We’re at midcourt, and the ball is about to go up…it’s Monday Tip-Off! Start your week here at the NLSC with a feature that’s dedicated to opinions, commentary, and other fun stuff related to NBA Live, NBA 2K, and other basketball video games. This week, I’m tipping things off with a look at the plots and characters that keep appearing in MyCAREER stories.
Writing about Jackson Ellis for Wayback Wednesday got me thinking about recurring characters and call backs in MyCAREER stories. While I’d like to see MyCAREER move away from the story-driven approach, or at least evolve into a fresher, more dynamic experience, I do find that I can still have fun with the concept. Whether it’s suggesting new scenarios or coming up with a handful of off-the-wall theories and alternative interpretations, the subject doesn’t have to be something I only grumble about over and over again.
Some of the MyCAREER stories have definitely turned out better than others, both in terms of their narrative and the way in which they affected the gameplay experience. From a gameplay perspective, each story is self-contained. Nothing that we do with our individual MyPLAYERs will carry over to the next game, at which point league history – all stats, awards, and championships – reverts back to reality. However, there are references to previous stories, recurring characters, and even a few subplots with NPCs. Just for fun, let’s try to piece together some kind of canon for MyCAREER’s stories. We’ll call it the MyCAREER Cinematic Universe.
Let’s begin with Jackson Ellis, as he basically holds the universe together. His most prominent role was in NBA 2K14 as your rival and the primary antagonist of the story, but he’s also had a presence in NBA 2K15, NBA 2K16, NBA 2K17, and NBA 2K19. The canon that has been established is that Ellis is a very talented player who made it to the league, but had to retire following his rookie season due to a serious injury. A scene from his G-League comeback in NBA 2K19 reveals that it was a knee injury, and also confirms that he did indeed spend time as a shoe rep and personality who kept close ties with the NBA, even when it looked like he’d never play again.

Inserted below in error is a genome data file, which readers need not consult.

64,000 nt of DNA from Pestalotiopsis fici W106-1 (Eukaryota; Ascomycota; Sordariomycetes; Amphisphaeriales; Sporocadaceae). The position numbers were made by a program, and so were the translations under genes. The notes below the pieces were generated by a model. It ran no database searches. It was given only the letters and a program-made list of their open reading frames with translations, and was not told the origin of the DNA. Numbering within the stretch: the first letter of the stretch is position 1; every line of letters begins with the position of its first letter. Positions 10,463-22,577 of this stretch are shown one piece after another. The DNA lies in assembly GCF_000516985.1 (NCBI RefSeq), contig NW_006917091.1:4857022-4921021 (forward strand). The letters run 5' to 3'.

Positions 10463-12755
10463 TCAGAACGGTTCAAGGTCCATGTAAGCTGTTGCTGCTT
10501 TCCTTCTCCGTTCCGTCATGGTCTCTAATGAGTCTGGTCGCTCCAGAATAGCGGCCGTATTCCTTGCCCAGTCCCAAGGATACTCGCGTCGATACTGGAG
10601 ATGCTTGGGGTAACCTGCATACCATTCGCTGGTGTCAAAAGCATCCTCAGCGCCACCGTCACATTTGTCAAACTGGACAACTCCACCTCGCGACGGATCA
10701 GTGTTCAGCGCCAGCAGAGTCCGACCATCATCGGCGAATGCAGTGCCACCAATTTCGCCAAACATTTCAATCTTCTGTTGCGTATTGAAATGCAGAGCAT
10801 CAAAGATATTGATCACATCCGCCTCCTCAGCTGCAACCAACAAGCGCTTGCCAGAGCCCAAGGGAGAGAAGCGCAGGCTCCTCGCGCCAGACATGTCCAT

Ellis is a constant through the MyCAREER stories, but he is noticeably absent in NBA 2K18. However, it’s worth questioning whether anything that actually happens in NBA 2K18 is canon. After all, it’s one of the wackiest stories so far, with its fair share of breaking the fourth wall and goofy humour. There’s also a scene where characters from previous MyCAREER stories are explicitly referred to as video game characters, whereas the stories in other games treat them as being real and in the same universe. The timeline of NBA 2K19’s Prelude would also place Ellis’ comeback during the 2018 season, an event that we don’t see play out in NBA 2K18.
It’d therefore be easy to write off NBA 2K18 as being a standalone story in its own universe, but then there’s the matter of Sheldon Middleton, aka ATM. ATM appears in The Prelude of NBA 2K19, which does fit in with the loose canon of previous MyCAREER stories. He’s even said to have played his way into the G-League by competing in streetball tournaments, which we saw him do in the beginning of NBA 2K18’s story. We can therefore assume that ATM is a canonical character, but the rest of the tale – DJ, and all the people he meets – are not. This also means that B Fresh gets erased from existence, and honestly, I’m quite OK with that.